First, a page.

Vateli Dal na Khaman
Khaman is a snack common in the Gujarat state of India made from soaked and freshly ground channa dal or channa flour (also called gram flour or besan). Every morning, Lariwala(Stollman) sell Khaman to working people where I grew up. Generally eaten as a snack, it is mostly served with sev, fried chillies and chutney as a breakfast, snack or light lunch. In some shops it is also served traditionally in a large green leaf. Sometimes it is also garnished with scraped coconut. Khaman, often part of the Gujarati Thali (traditional dish containing various components of a full meal) is very similar to dhokla, in which the batter is made with a mixture of rice and lentil flour, resulting in a distinct texture and taste. Nonetheless, Khaman, Khaman-Dhokla and Dhokla are often used interchangeably and are synonymous with a steamed snack made with a batter composed of lentil flour or a mixture of lentil and rice flours. Although a Gujarati snack, it has become increasingly popular across India, as well as in other regions with a sizable Gujarati community.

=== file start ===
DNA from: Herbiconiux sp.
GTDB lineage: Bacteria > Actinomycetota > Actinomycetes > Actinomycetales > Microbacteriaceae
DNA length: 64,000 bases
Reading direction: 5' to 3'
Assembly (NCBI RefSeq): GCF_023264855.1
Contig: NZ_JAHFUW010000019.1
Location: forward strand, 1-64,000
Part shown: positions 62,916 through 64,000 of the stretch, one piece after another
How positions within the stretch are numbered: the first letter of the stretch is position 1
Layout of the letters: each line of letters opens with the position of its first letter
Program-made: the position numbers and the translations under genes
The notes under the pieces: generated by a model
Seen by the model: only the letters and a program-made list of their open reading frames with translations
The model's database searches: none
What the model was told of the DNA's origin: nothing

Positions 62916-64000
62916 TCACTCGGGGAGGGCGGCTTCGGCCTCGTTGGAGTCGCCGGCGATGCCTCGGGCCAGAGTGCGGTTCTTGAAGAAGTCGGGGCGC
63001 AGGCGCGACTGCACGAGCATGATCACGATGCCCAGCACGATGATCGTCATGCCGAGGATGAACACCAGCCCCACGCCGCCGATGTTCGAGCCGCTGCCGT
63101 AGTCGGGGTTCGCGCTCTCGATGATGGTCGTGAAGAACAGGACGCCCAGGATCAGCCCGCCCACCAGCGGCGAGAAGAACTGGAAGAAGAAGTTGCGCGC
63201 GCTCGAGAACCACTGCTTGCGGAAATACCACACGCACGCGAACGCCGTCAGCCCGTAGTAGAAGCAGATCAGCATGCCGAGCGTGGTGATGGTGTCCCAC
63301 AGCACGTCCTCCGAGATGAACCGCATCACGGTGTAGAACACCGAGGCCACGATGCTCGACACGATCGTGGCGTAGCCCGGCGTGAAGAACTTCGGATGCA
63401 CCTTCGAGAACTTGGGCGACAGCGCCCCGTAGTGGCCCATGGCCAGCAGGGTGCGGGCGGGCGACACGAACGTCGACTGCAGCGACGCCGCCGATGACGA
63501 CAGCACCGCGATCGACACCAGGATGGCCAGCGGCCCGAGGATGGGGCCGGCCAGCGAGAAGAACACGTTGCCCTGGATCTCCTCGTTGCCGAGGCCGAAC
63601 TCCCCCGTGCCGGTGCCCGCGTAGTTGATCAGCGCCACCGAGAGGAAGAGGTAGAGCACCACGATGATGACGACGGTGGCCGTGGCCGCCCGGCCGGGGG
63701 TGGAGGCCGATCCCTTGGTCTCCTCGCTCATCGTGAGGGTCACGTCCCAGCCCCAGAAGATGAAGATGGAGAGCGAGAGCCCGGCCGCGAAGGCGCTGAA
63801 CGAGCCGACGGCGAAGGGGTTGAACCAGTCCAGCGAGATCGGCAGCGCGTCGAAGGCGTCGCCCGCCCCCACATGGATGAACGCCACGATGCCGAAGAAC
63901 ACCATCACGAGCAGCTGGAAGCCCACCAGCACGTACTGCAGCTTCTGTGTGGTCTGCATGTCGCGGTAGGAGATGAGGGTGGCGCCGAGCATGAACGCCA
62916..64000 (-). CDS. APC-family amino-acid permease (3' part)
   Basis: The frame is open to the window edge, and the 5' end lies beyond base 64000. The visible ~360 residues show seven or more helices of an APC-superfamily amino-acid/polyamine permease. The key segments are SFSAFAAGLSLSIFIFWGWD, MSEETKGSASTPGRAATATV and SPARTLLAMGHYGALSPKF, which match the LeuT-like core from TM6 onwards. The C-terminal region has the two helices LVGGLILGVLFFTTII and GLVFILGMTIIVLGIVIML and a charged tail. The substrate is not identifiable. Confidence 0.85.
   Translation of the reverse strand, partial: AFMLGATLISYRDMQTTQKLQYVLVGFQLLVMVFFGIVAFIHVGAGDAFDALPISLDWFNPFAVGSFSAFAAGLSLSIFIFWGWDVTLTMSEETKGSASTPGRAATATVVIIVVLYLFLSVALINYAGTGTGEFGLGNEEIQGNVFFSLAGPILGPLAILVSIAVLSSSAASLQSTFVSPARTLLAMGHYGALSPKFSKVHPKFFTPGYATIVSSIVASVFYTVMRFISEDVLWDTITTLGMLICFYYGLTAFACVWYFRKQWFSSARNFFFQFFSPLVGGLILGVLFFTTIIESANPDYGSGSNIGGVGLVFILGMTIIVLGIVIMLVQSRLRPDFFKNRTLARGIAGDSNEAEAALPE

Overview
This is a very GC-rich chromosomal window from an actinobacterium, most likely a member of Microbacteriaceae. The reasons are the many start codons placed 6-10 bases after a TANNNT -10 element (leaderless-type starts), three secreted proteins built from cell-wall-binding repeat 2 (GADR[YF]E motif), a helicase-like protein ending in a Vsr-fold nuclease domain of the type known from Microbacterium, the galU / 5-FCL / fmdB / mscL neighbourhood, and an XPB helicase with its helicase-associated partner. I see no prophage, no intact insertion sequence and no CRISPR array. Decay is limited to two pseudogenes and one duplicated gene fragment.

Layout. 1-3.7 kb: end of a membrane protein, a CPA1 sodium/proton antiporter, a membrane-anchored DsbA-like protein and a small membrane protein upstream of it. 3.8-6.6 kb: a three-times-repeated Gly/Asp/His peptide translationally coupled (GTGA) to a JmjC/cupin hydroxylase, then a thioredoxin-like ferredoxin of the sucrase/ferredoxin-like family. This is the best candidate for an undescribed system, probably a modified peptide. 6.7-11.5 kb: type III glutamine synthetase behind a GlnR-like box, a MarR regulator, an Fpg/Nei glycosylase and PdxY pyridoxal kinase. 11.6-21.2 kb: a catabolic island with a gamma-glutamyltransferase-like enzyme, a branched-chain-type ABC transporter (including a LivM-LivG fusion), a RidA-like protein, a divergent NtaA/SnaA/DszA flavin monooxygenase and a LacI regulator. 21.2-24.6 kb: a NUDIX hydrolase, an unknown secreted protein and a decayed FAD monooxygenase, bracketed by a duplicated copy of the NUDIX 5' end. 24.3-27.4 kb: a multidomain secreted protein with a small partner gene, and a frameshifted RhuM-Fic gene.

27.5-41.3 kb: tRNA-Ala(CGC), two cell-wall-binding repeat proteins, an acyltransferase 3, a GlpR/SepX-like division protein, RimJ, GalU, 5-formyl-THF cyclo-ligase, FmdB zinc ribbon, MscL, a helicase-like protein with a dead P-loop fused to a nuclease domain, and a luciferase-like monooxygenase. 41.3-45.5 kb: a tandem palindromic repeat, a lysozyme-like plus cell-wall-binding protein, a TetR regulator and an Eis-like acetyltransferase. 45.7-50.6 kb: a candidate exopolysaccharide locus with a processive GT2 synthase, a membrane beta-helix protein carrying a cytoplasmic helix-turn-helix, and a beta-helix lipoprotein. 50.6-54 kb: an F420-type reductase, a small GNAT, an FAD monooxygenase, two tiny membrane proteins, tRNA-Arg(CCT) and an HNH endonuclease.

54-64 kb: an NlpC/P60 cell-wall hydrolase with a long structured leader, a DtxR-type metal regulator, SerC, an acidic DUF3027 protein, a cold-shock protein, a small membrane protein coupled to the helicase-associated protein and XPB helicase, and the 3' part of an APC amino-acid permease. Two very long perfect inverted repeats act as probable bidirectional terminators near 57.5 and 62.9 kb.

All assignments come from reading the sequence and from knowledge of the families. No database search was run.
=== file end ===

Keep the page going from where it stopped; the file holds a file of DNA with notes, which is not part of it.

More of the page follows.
Dhokla Khaman is often confused with dhokla, which resembles khaman in size and shape up to a great extent. However, Khaman are softer and light yellow in color while dhokla are generally harder and white or very pale yellow in color. Dhokla is made from soaked rice with little amount of Chana Dal.
Khaman can be prepared instant as well using Besan(Chickpea Flour). Click here for the Instant Khmana recipe. But to me personally, they are not as good as made with soaked ground dal.
Below is the instruction video to prepare Khaman step by step.
The batter is prepared from overnight or 6-8 hours soaked chana dal (split desi chickpeas).